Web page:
Come for the cars and sign up for the karma at this year’s 20th annual Blast from the Past Car Show ‘n Shine July 30 at the Coombs Fairgrounds.
Among the many hot rods and vintage cars that will be on display are two owned by a pair of recent lung transplant recipients, who have joined forces to promote Transplant B.C. while registering organ donors at area car shows.
“It’s payback,” said Courtney “Court” Smith, 68, who moved to Parksville from Vancouver with his wife Kathy and his 1926 Ford Model T hot rod after receiving a single lung transplant at Vancouver General Hospital in February, 2015. “Money can’t buy what we’ve gotten. We’ve won our lottery.”
Smith has been joined in his organ donor drive efforts by Harry Miller of Qualicum Beach, 69, and his wife Elaine. Miller, who has owned a pristine, restored 1956 Ford Crown Victoria, received a double lung transplant on Sept. 1, 2015, also at Vancouver General.
He joined Parksville’s Ocean Idlers Car Club after a chance meeting with Smith last fall while the two were having post-operative medical check-ups at Victoria General Hospital.
“I was talking with one of the staff there about finally moving to Parksville, and up pops Harry,” said Smith. “He comes running over and hands me his business card, which has a picture of his car on it. I said, ‘You want to join our club?'”
Miller said he knew of Smith before the two met, as one of the staff at VGH had told him there was a fellow lung transplant survivor who shared his affinity for classic cars — and who was planning a move to the mid Island from the Lower Mainland.
“I didn’t even get to say hi to him, because it was so crowded and busy with everyone there for their (medical) tests,” said Miller. “But he told me he got home and said, ‘Hey, Kathy, there’s another car nut from Parksville.”
A few months after his surgery, Smith said, he inquired of Transplant B.C. how he might help the organization. That’s when he learned about its public relations arm, which encourages transplant recipients to take part in organ donor drives and other activities to spread the word about the organization’s work.
“So I asked them, ‘Can we have your kit?'” Smith said. “We got their banner, brochures, pens, keychains, all that stuff.”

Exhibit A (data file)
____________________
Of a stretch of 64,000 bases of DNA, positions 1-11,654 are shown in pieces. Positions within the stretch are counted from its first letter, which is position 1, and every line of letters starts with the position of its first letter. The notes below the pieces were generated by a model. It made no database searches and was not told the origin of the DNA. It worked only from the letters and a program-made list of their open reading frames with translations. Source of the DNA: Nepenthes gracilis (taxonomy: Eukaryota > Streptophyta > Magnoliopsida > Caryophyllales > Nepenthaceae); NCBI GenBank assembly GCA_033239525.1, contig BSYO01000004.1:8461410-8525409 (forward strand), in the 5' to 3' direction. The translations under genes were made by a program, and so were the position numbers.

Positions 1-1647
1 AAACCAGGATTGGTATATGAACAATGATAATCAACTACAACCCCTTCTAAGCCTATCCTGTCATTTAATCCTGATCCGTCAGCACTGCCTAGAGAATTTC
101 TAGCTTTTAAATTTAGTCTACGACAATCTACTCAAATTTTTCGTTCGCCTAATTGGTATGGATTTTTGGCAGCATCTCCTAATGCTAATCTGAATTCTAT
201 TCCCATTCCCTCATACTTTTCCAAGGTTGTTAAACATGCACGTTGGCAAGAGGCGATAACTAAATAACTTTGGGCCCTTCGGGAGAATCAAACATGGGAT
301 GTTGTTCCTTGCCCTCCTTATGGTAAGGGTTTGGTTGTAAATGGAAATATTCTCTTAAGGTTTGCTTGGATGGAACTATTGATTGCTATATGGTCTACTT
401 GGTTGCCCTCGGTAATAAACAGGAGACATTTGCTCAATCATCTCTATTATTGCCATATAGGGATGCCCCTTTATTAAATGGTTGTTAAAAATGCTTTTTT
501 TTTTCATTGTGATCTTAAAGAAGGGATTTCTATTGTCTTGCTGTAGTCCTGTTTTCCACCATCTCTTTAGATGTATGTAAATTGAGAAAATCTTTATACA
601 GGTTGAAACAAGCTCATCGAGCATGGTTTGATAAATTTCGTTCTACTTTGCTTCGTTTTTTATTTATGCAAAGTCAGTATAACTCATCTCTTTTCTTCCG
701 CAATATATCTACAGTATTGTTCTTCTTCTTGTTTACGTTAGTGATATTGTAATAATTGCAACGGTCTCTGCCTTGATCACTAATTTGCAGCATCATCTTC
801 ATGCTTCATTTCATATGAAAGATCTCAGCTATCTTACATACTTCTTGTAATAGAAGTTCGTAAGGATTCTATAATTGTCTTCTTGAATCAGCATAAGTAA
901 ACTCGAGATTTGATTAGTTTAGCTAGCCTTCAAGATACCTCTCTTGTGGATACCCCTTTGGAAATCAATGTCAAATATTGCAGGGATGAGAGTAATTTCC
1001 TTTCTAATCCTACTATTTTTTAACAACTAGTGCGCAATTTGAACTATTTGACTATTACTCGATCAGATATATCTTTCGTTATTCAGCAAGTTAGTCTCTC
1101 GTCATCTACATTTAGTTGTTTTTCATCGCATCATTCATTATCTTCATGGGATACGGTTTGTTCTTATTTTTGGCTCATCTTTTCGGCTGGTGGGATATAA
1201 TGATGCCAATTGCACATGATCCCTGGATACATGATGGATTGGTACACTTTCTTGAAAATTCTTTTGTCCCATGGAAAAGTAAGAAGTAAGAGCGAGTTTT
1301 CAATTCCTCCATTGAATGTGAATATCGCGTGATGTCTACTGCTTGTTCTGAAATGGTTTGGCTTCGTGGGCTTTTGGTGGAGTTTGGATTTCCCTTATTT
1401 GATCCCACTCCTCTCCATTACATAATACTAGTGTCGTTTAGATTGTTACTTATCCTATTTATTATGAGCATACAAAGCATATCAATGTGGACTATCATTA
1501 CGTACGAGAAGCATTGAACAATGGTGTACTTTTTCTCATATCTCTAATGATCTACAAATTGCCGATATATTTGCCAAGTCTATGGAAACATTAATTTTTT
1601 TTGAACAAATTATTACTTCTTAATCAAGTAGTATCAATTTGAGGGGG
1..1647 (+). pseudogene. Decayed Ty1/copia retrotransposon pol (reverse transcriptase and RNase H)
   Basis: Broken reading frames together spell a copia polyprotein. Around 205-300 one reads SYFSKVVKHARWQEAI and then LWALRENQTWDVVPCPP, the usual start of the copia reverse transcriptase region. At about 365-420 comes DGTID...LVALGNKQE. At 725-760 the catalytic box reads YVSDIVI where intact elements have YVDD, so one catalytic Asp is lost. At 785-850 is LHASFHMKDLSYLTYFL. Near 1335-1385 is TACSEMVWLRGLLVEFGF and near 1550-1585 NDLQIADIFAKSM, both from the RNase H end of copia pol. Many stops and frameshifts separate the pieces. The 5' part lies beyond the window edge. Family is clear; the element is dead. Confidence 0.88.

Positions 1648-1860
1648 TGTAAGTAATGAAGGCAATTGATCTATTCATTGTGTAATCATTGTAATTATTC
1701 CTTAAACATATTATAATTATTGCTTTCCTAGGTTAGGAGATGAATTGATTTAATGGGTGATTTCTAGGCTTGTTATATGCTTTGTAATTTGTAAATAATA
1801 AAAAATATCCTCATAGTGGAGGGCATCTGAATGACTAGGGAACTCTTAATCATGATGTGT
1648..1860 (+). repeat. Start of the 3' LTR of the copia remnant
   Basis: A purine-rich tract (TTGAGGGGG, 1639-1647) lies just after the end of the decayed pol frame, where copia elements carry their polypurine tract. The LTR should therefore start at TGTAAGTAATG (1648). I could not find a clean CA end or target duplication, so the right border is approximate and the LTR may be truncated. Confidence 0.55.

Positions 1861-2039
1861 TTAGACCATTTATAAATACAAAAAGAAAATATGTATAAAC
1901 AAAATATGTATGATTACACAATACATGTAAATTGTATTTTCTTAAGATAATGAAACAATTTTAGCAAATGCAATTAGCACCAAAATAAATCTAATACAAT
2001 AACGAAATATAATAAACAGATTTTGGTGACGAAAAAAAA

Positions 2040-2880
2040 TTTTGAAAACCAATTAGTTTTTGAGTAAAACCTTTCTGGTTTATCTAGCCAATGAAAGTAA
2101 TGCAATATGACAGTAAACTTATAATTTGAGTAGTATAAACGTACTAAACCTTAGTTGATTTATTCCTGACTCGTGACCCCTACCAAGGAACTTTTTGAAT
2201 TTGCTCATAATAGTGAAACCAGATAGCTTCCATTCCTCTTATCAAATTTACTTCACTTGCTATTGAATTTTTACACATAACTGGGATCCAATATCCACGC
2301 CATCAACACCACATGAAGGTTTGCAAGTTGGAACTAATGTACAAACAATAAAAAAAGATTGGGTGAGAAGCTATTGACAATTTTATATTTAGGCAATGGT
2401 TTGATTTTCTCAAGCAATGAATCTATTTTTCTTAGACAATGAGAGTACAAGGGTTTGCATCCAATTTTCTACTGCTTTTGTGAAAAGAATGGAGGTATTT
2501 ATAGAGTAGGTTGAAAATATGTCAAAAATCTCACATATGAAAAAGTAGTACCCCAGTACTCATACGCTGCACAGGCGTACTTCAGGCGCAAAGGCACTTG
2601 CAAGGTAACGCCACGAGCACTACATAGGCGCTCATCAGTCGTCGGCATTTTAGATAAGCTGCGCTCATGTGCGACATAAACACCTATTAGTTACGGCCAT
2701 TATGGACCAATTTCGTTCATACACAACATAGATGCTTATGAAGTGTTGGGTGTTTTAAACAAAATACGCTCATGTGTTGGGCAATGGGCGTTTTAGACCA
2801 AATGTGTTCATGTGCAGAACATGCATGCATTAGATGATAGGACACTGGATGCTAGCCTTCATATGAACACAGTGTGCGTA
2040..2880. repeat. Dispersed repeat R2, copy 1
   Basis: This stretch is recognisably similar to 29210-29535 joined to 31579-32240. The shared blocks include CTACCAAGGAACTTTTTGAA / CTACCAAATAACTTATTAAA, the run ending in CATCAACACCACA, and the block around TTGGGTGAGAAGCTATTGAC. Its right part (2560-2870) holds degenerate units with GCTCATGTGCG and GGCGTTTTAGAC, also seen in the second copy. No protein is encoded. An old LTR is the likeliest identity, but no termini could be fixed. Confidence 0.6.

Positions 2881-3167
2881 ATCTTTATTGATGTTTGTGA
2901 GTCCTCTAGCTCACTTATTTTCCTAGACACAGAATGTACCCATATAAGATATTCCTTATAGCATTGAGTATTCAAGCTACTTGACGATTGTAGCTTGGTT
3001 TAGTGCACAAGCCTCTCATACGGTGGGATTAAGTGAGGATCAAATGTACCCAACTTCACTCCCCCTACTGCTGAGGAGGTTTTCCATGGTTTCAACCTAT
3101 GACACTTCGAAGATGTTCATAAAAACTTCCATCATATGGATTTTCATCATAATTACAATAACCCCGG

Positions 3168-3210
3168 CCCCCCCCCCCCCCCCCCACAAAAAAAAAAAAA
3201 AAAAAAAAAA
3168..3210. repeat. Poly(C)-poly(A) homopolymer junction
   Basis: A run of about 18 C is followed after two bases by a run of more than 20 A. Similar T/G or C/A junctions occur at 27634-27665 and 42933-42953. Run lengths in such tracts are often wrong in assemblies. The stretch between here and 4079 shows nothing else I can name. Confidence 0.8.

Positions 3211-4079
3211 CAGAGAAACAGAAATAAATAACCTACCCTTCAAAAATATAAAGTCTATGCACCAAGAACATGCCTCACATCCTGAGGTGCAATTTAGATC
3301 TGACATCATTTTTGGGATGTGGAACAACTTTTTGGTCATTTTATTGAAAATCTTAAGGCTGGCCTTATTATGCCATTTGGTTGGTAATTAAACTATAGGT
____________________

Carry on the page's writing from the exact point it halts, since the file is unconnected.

Because the regime of post-transplant medications leaves their immune systems compromised, Smith and Miller must avoid prolonged exposure to the sun to minimize the risk of skin cancer.
Smith and his wife got a pop-up canopy for their first car show after his surgery, hung the Transplant B.C. banner from its frame, set up a table and parked his hot rod in front to attract potential organ donors.
Upon meeting Smith, Miller and his wife joined forces the Smiths, and now the two men’s cars can be found at shows side-by-side at the Transplant B.C. tent while they greet visitors while wearing T-shirts sporting a pair of sketched lungs and the slogan, “Ask me about my transplant.”
“I’ve already got enough car show awards; I’m not interested in plaques and trophies any more,” said Miller. “This is what I’m interested in now.”
Smith said the men and their wives — who have served as their primary caregivers going back more than two years — have signed up an average of five or six new donors at each car show they’ve attended.
And they’re looking forward to signing up more this month at the Coombs Fairgrounds.
Gates open at 8 a.m. July 30. The event kicks off with a pancake breakfast and continues throughout the day, with food, music and other entertainment.
The Blast from the Past Car Show is hosted by the Ocean Idlers Car Club, which donates funds to area groups including the Arrowsmith Community Recreational Association (ACRA), the Coombs Hilliers Volunteer Fire Department, Vancouver Island Compassion Dogs and a Kwalikum Secondary School student scholarship program.
The car entry fee is $15; entry for the public is by donation. To enter a car of for more info, contact Clay Thompson at 250-752-9615 or email@example.com.